WASHINGTON - The White House and Republicans kept up the unrelenting mudslinging Sunday over who's to blame for roundly condemned budget cuts set to take effect at week's end, with the administration detailing the potential fallout in each state and governors worrying about the mess.
But as leaders rushed past each other to decry the potentially devastating and seemingly inevitable cuts, they also criticized their counterparts for their roles in introducing, implementing and obstructing the $85 billion budget mechanism that could affect everything from commercial flights to classrooms to meat inspections.
The GOP is blaming Obama's aides for introducing the budget trigger in the first place, while the administration's allies were determined to illustrate the consequences of the cuts as the product of Republican stubbornness.
President Barack Obama talks Tuesday about sequestration and the latest self-imposed, compromise-or-else deadline in the Eisenhower Executive Office building in Washington.
Former Republican National Committee chairman Haley Barbour, aware the political outcome may be predicated on who is to blame, half-jokingly said Sunday: "Well, if it was a bad idea, it was the president's idea."
Sen. Claire McCaskill, D-Mo., said there was little hope to dodge the cuts "unless the Republicans are willing to compromise and do a balanced approach."
Not so fast, Republicans interjected.
"I think the American people are tired of the blame game," said Sen. Kelly Ayotte, R-N.H.
Yet just a moment before, she was blaming Obama for putting the country on the brink of massive spending cuts that were initially designed to be so unacceptable that Congress would strike a grand bargain to avoid them.
Obama himself was quick to point fingers during his weekly address.
"Unfortunately, it appears that Republicans in Congress have decided that instead of compromising - instead of asking anything of the wealthiest Americans - they would rather let these cuts fall squarely on the middle class," Obama said on Saturday, in his last weekly address before the deadline but unlikely to be his final word on the subject.
"We just need Republicans in Washington to come around," Obama added. "Because we need their help to finish the job of reducing our deficit in a smart way that doesn't hurt our economy or our people."
With Friday's deadline nearing, few in the nation's capital were optimistic that a realistic alternative could be found and all sought to cast the political process itself as the culprit. If Congress does not step in, a top-to-bottom series of cuts will be spread across domestic and defense agencies in a way that would fundamentally change how government serves its people.
Obama senior adviser Dan Pfeiffer told reporters that the GOP is "so focused on not giving the president another win" that they will cost thousands of jobs. To back up their point, the White House released state-by-state tallies for how many dollars and jobs the budget cuts would mean to each state.
"The Republicans are making a policy choice that these cuts are better than eliminating loopholes," Pfeiffer said.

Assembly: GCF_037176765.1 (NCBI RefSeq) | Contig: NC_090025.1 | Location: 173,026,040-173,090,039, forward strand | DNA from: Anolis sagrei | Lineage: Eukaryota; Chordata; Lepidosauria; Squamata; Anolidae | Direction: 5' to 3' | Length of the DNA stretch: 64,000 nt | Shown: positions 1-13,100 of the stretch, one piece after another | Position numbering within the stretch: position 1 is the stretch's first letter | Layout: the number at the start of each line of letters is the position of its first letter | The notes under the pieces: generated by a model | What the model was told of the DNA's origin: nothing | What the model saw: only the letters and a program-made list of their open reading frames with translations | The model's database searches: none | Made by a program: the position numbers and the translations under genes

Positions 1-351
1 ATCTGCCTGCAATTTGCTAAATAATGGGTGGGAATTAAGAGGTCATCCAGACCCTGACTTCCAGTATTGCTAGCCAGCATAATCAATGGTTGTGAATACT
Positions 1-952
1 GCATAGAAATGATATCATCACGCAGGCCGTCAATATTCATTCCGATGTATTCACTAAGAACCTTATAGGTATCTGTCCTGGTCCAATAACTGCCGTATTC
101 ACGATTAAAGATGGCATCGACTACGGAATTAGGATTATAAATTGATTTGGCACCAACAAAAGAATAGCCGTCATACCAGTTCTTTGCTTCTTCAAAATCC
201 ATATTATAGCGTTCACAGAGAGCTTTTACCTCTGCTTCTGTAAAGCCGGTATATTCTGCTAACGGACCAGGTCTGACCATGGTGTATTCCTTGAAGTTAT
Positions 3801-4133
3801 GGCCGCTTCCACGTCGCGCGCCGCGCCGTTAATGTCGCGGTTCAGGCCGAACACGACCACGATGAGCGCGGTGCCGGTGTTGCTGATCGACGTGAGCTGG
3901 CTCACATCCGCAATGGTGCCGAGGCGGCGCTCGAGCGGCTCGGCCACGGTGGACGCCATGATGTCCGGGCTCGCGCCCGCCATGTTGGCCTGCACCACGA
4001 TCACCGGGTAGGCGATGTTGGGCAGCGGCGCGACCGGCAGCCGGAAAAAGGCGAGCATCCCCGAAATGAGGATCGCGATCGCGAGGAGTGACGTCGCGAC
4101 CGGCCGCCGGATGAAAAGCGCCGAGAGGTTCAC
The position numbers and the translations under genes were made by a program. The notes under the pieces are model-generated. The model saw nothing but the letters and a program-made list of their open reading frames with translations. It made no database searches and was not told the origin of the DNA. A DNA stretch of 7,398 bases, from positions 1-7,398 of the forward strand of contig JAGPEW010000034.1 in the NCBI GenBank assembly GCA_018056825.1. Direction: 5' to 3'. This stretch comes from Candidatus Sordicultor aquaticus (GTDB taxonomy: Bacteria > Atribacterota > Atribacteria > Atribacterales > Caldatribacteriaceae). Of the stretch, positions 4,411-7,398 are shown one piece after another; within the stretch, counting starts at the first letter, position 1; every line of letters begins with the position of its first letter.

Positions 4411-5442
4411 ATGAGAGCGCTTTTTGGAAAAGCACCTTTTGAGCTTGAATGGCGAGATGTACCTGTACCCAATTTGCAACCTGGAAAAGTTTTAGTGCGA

And, yes, those cuts will hurt. The cuts would slash from domestic and defense spending alike, leading to furloughs for hundreds of thousands of government workers and contractors.
Defense Secretary Leon Panetta has said the cuts would harm the readiness of U.S. fighting forces. Transportation Secretary Ray LaHood said travelers could see delayed flights. Education Secretary Arne Duncan said 70,000 fewer children from low-income families would have access to Head Start programs. And furloughed meat inspectors could leave plants idled.
In Virginia, for instance, 90,000 Defense Department civilian employees could be furloughed, including nurses at Army hospitals, said Sen. Tim Kaine, D-Va. He also said ship-repair contractors could lay off 300 of their 450 employees.
"There is no reason that this has to happen. We just need to find a balanced approach," Kaine said.
White House officials also pointed to Ohio as another state that would be hit hard: $25.1 million in education spending and another $22 million for students with disabilities. Some 2,500 children from low-income families would also be removed from Head Start programs.
Officials also said their analysis showed Kentucky would lose $93,000 in federal funding for a domestic abuse program, meaning 400 fewer victims being served in Senator Minority Leader Mitch McConnell's home state. Georgia, meanwhile, would face a $286,000 budget cut to its children's health programs, meaning almost 4,200 fewer children would receive vaccinations against measles and whooping cough.
White House officials said Nevada would face military furloughs totaling $12.1 million in reduced pay, a $424,000 cut to pay for meals for seniors and an almost $2 million reduction for clean air and water programs.
The White House was ready with state-by-state reports designed to get hold-out lawmakers to compromise or face unhappy constituents.
The White House compiled the numbers from federal agencies and its own budget office. The numbers are based only on the $85 billion in cuts for this fiscal year, from March to September, that are set to take effect Friday.
As to whether states could move money around to cover shortfalls, the White House said that depends on state budget structures and the specific programs.
The White House did not have a list of which states or programs might have flexibility.